One Jamaica Plain resident and a faculty member of the Southern Jamaica Plain's Racial Reconciliation and Healing Project were among seven chosen for the city's Artist-in-Residence program for 2018.
This year is the third year for the program that creates a collaboration between the artists, community members and city employees through projects that examine topics such as racial and social equity, climate change, immigration and income inequality.
"The Boston AIR program brings bold and creative thinking into policy areas of municipal government," said Mayor Martin Walsh via press release. "I've been very impressed with past Boston AIR projects, and I can't wait to see what this next group of artists accomplishes."
Among the seven artists is Jamaica Plain resident Karen Young, who specializes in percussion. Young's passion is for taiko drumming, which she uses to inspire marginalized populations to reclaim their voice, culture, power and a sense of belonging. She is influenced by Japanese-American taiko activists of the 1960's. Young is a member of Genki Spark, a multi-generational, pan-Asian women's arts and advocacy organization that uses taiko drumming, personal stories, creativity to build community, develop leadership and advocate respect for all.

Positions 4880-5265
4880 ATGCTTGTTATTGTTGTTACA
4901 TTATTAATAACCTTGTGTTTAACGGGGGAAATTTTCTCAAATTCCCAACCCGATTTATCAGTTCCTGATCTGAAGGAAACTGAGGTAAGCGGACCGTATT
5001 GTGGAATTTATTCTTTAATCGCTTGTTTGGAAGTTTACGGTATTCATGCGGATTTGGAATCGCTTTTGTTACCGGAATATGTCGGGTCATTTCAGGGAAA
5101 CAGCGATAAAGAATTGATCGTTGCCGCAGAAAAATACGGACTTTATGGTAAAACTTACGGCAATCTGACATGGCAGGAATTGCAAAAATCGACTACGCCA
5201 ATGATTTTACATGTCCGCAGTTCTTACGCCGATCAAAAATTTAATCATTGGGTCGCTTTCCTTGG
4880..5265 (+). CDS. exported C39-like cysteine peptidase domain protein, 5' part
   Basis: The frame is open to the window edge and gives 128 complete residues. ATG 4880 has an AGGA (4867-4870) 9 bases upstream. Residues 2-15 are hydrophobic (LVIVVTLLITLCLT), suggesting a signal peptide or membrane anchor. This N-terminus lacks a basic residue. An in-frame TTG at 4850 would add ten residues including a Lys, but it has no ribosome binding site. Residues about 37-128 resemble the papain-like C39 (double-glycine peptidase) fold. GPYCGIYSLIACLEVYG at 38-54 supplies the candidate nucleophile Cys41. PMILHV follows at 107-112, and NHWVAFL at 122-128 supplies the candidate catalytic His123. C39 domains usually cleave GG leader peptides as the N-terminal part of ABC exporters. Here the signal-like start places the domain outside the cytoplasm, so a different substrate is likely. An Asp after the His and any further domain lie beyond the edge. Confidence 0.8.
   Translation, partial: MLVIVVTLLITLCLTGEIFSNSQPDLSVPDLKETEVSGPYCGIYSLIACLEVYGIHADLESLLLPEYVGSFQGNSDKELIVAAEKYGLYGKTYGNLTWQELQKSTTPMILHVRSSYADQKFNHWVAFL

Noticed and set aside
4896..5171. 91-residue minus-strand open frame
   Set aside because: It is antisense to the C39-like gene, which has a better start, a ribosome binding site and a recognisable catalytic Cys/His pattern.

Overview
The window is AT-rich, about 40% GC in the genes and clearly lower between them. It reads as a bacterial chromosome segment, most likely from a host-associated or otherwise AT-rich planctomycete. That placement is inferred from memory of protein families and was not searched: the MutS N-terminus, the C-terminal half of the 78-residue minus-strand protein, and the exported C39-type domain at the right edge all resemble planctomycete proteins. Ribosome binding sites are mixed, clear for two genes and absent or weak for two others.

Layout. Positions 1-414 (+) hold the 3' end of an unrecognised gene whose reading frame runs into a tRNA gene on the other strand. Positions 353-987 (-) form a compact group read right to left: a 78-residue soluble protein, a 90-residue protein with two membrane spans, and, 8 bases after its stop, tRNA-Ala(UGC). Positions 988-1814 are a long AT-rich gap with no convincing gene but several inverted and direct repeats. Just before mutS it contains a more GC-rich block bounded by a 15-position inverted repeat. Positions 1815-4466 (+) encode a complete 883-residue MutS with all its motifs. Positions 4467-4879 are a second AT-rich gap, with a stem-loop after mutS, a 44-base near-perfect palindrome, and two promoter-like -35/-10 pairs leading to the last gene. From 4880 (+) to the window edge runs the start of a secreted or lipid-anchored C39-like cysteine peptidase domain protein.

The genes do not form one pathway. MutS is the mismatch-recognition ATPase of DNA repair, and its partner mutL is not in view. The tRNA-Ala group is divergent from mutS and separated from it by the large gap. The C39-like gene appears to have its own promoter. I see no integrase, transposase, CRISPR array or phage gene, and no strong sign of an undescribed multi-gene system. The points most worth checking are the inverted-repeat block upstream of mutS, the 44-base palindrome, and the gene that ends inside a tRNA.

Another artist-in-residence has a Jamaica Plain connection, too. D. Farai Williams is a faculty member with Southern Jamaica Plain's Racial Reconciliation and Healing Project. She is the founder and facilitator with Dynamizing Equity (dEQ) and Idjeli Theater Works (ITW). Williams is an artist, theater of the oppressed facilitator, racial equity strategist and cultural organizer. She is a Roxbury resident and is a partner and racial equity strategist with The Disruptive Equity Education Project (DEEP). She is also the core-coordinator for the Network of Immigrants and African Americans Building Solidarity.